But imagine that place where you dwelt. That time you were metaphorically supping at the pigs’ trough, destitute and alone.
No matter how you may have hated yourself that day, God was passionately pining for your return home, earnestly eager for your healing, longing even on your worst day to welcome you back.
The frustrated older brother, the voice of *human* reason, draws an admission from the Father in the story: yes, great blessings remain for the dutiful and outwardly well-behaved as well, but it’s clear to the listeners that to the extent the elder son’s resentment eats away inside his heart, he is cut off from the Rejoicing inside the house of his father, unable to share the Grace.
I hope you will reread Luke 15 this week for yourself, perhaps even aloud as Jesus’s stories originally were received, and meditate on where you find yourself in the stories.
This morning in my remaining time, I want to share a longer anecdote in the words of Christian writer Dr. Timothy Paul Jones from his co-authored book Proof.
Our middle daughter had been previously adopted by another family. I am sure this couple had the best of intentions, but they never quite integrated the adopted child into their family of biological children. After a couple of rough years, they dissolved the adoption, and we ended up welcoming an eight-year-old girl into our home.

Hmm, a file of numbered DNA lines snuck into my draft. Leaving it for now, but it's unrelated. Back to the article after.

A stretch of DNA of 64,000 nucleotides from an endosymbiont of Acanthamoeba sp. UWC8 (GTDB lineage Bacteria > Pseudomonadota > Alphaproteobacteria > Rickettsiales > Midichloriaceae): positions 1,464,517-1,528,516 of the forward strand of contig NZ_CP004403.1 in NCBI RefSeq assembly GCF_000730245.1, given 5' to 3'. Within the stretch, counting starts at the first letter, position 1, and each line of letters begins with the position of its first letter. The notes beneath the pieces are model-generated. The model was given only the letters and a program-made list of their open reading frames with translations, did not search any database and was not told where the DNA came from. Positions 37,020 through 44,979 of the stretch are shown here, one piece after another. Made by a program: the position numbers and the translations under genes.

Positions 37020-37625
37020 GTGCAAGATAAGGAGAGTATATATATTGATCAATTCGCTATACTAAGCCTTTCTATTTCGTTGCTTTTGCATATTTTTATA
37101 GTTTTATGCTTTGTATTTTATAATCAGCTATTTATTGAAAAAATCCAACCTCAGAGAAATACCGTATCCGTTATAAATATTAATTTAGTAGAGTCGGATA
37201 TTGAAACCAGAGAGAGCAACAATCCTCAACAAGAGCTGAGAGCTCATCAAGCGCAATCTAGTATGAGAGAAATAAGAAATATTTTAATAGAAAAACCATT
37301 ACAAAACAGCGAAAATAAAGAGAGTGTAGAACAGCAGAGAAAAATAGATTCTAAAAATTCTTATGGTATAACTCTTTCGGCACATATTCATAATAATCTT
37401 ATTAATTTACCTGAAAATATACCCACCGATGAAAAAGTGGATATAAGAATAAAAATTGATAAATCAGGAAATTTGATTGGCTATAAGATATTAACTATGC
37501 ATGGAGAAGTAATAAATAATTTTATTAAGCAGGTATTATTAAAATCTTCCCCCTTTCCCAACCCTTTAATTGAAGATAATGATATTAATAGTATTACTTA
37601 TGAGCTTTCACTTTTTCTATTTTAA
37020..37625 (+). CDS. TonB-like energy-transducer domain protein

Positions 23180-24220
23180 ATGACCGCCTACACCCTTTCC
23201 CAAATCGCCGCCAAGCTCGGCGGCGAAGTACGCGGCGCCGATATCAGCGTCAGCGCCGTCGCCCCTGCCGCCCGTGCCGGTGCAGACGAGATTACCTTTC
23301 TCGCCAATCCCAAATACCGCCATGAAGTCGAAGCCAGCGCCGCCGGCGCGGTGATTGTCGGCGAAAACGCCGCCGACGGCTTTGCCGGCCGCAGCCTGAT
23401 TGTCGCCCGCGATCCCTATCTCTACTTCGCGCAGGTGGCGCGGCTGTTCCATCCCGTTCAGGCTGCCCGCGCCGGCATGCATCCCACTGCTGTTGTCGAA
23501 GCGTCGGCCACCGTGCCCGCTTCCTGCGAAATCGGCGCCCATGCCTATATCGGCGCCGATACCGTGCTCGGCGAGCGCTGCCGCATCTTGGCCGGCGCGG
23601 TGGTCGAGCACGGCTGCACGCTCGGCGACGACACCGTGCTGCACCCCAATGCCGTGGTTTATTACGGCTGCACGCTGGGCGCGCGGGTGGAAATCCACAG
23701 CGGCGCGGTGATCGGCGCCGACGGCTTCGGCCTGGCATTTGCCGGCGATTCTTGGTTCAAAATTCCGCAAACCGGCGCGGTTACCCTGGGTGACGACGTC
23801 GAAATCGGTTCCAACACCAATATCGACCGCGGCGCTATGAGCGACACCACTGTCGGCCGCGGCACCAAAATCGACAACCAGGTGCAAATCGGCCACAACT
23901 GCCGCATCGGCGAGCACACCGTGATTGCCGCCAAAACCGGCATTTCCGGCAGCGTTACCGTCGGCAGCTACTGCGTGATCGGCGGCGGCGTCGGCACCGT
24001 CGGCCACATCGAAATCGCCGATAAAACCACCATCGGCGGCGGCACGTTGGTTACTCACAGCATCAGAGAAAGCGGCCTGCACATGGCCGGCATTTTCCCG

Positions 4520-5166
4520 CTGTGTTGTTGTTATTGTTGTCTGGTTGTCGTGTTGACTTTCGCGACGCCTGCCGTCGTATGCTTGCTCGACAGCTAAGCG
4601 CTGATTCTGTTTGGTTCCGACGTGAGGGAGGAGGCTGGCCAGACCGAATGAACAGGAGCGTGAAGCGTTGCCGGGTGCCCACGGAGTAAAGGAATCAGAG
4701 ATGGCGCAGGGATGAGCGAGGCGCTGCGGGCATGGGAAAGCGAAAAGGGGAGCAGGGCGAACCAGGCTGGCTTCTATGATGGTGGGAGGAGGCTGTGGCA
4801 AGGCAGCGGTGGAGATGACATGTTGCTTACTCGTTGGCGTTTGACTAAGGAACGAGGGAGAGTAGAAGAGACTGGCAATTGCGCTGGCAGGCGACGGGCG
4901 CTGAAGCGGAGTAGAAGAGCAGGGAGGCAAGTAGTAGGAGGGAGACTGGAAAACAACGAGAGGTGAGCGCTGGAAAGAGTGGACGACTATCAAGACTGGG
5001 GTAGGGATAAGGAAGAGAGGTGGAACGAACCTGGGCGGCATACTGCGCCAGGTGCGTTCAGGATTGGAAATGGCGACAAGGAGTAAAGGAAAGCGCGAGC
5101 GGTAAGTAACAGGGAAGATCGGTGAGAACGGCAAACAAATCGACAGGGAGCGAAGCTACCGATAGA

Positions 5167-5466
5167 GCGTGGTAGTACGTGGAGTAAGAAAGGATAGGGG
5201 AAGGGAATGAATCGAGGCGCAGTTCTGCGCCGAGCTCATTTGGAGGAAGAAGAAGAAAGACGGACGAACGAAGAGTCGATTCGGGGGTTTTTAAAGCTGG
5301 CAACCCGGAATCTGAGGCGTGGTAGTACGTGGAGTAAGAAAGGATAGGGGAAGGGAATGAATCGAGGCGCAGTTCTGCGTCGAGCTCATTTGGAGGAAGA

For one reason or another, whenever our daughter’s previous family vacationed at Disney World, they took their biological children with them, but they left their adopted daughter with a family friend. Usually — at least in the child’s mind — this happened because she did something wrong that precluded her presence on the trip.
And so, by the time we adopted our daughter, she had seen many pictures of Disney World, and she had heard about the rides and the characters and the parades. But when it came to passing through the gates of the Magic Kingdom, she had always been the one left on the outside. Once I found out about this history, I made plans to take her to Disney World the next time a speaking engagement took our family to the southeastern United States.